Pine, Rose and Fleur de Lis

by Susie Frances Harrison


* IN THE QUEEN'S PARK, MAY 24th, 1887


Come! What are ye waitin’ there for?
       Don’t ye ’ear what the people say?
Don’t ye want to join the procession?
       Don’t ye know it’s the Queen’s Birthday?
If I was the one as faltered,
       And grumbled and looked kind o’ black,
It might be forgiven me, surely,
       With ninety years at my back.
But there! I’m as willin’ as ever,
       Although I can’t ’ear ’em play,
To join with the band in singin’
       “God Save ’Er” on ’er Birthday!

She’s sixty-eight and I’m ninety;
       We’er both getting’ on, I know.
She’s the Dook o’ Kent’s little daughter,

       I mind ’er openin’ show.
’Twas in the black old Abbey—
       How the London crowd did pour
’Long the Strand from dock and City
       And cheered ’er at the door!
And I was there, and your father,
       And we both elbowed our way
To the side o’ the Royal Carriage
       On the Coronation Day!

She give us a smile, I remember,

       And we come away satisfied.
I see ’er next at ’er weddin,
       With Prince Albert at ’er side.
I did’nt sulk and grumble
       As some o’ you young uns do,
I’d been used to crowds ’afore—why, boy!
       I was at Waterloo;
And the crowds, mind, do as I do,
       Just push and fight your way,
Or ye’ll find—’ere, boy! your arm, lad!
       Pretty work on a Queen’s Birthday!

They had almost ridden me down like,
       ’Tis a pity old folks can’t ’ear,
But my sight is as good as ever,
       And there goes a Grenadier!

A splendid fellow he is, too—
       A chip off the fine old block,
And ’ere is the Governor-General,
       Sharp to his ’leven o’clock!
Ay, ay, but it takes me back, lad,
And England seems far away,
       And I wish I could cheer as I’d like to
For ’er Sixty-Eighth Birthday.

But you—why, I’m ’alf ashamed o’ ye!
       Ye don’t give as lusty a cheer

As me with my bent old shoulders,
       As me with my ninety year!
Ye’ve got hold o’ new ideas;
       “Beant English”—well, that may be;
Ye “wasn’t born in England,”—
       But your father was—and me,
And ye live in the Queen’s Dominions,
       And ye owe her every way,
And it’s nothin’ more than your duty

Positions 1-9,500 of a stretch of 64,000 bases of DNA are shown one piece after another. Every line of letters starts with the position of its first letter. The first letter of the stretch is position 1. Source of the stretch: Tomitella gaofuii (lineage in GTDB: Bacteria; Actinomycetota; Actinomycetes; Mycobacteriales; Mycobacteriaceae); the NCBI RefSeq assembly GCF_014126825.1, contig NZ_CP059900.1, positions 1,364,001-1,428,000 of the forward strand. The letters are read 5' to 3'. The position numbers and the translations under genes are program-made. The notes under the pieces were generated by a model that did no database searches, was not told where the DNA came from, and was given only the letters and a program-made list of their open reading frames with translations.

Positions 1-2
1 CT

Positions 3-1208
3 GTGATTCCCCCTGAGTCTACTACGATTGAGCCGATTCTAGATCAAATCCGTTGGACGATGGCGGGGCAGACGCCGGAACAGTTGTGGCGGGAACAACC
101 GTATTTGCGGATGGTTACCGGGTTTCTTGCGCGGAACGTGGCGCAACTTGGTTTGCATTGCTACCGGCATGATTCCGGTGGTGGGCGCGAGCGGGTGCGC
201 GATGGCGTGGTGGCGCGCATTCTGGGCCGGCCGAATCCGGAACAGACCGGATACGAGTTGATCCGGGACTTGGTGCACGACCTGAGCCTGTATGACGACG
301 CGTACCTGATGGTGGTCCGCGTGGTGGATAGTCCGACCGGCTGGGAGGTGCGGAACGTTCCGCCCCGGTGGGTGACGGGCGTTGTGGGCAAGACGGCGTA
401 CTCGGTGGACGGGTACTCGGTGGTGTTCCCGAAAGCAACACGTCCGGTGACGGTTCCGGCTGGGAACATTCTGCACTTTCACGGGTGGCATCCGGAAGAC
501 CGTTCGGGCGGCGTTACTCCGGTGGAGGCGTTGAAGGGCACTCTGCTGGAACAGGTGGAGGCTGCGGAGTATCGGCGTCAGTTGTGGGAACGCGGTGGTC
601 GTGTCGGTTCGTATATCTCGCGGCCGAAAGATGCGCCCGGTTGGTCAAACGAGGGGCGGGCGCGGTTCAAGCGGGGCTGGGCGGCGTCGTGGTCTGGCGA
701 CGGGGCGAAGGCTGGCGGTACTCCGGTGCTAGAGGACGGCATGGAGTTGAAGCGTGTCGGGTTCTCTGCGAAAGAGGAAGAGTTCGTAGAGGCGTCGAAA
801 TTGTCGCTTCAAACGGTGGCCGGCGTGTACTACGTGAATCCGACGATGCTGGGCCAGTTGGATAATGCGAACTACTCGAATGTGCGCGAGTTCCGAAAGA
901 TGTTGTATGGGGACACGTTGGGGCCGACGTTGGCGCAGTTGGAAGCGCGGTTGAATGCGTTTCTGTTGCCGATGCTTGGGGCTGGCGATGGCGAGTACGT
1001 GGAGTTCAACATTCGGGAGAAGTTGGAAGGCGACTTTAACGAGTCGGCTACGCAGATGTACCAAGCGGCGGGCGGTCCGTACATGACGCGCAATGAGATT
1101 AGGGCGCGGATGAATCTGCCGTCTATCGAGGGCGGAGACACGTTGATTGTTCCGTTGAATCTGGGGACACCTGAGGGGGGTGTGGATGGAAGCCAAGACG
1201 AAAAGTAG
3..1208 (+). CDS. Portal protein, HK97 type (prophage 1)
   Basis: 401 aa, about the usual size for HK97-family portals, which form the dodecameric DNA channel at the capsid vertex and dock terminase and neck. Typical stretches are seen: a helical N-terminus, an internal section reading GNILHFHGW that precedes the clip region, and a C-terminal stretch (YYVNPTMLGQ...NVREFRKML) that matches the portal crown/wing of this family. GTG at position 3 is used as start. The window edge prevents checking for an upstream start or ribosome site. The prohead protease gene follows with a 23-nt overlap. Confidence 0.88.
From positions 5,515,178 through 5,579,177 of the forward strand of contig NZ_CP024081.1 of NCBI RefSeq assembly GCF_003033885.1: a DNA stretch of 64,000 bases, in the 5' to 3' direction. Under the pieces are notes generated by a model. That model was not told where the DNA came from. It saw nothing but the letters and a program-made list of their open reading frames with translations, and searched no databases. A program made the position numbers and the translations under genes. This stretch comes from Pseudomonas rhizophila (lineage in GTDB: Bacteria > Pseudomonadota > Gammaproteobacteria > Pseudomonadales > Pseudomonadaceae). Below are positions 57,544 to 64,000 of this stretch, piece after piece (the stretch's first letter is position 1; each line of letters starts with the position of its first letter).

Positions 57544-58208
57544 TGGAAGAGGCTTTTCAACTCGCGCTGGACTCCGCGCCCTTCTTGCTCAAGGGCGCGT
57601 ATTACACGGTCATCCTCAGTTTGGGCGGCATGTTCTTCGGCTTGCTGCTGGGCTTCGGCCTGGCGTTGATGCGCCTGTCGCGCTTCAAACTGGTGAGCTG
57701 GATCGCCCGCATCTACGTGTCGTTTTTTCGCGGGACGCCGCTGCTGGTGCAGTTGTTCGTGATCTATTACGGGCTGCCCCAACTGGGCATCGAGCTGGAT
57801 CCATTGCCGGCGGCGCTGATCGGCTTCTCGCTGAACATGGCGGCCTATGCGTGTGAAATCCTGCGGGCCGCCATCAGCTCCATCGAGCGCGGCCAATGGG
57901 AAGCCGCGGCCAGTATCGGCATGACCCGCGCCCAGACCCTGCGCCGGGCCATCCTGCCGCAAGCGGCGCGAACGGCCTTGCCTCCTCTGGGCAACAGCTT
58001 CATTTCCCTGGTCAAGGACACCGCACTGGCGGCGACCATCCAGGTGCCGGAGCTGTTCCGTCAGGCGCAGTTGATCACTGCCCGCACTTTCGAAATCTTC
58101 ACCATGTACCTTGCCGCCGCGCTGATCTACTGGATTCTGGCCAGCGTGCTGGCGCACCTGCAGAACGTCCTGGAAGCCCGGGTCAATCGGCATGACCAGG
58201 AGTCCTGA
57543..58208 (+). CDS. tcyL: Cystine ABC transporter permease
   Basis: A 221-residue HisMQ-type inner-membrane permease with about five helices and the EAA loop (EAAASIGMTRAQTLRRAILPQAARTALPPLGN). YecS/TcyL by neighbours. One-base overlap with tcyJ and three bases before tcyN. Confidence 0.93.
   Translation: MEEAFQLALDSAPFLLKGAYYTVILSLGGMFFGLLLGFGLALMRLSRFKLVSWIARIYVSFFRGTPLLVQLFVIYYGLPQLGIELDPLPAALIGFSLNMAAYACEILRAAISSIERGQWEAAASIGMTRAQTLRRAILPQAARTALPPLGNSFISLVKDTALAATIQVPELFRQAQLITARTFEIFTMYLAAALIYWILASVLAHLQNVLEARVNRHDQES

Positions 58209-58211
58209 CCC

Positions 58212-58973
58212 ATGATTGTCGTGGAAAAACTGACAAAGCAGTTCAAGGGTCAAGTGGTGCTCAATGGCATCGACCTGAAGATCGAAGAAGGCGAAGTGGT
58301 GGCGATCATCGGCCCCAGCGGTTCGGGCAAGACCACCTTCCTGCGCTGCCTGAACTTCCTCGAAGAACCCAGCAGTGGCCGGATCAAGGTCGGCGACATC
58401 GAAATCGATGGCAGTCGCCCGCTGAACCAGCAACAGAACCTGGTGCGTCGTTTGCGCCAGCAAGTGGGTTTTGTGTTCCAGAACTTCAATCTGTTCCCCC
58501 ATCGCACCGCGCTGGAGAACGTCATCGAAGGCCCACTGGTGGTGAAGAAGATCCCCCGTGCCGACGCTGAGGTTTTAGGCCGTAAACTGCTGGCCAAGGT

To cheer on the Queen’s Birthday.

For what if your mother was Irish,
       And what if ye don’t just like
The ways o’ some around ye,
       And feel sort o’ set on strike!
Take me—I come out in—’40
       To this ’ere Canadian land,
And there’s many things as I know
       I don’t yet ’alf understand,—
Why the Quality’s twice as ’aughty,
       Why the Parks must be sold away,
And why ye must drink in water
       ’Er ’ealth on the Queen’s Birthday.

But though I’m a loyal Briton
       I love the new land too.
What’s this O’Brien? Who’s he

       To meddle with me and you?
’Tis a fair young land in truth, lad,
       Look around, and ye’ll see how fair,
With the glory o’ spring-time grasses,
       With the chestnut smell in the air.
Why, a prettier spot than this, lad,
       And people in finer array
Could ’ardly be found in Old England,
       A-keepin the Queen’s Birthday!

And we look to all you youngsters

       To keep your land fair and young,
To take no man for a leader
       As hasn’t an honest tongue.
There! Watch the eddykongs gallop,
       And ’ark to a British cheer!
Get me a better place, lad –
       I wish your “O’Brien” was ’ere!
And I wish that the Queen ’erself was
       Able to see the display,
And the loyal crowds as is keepin’

       ’Er Sixty-Eighth Birthday!

* On the occasion of the trooping of the colours by Lord Lansdowne. [back]



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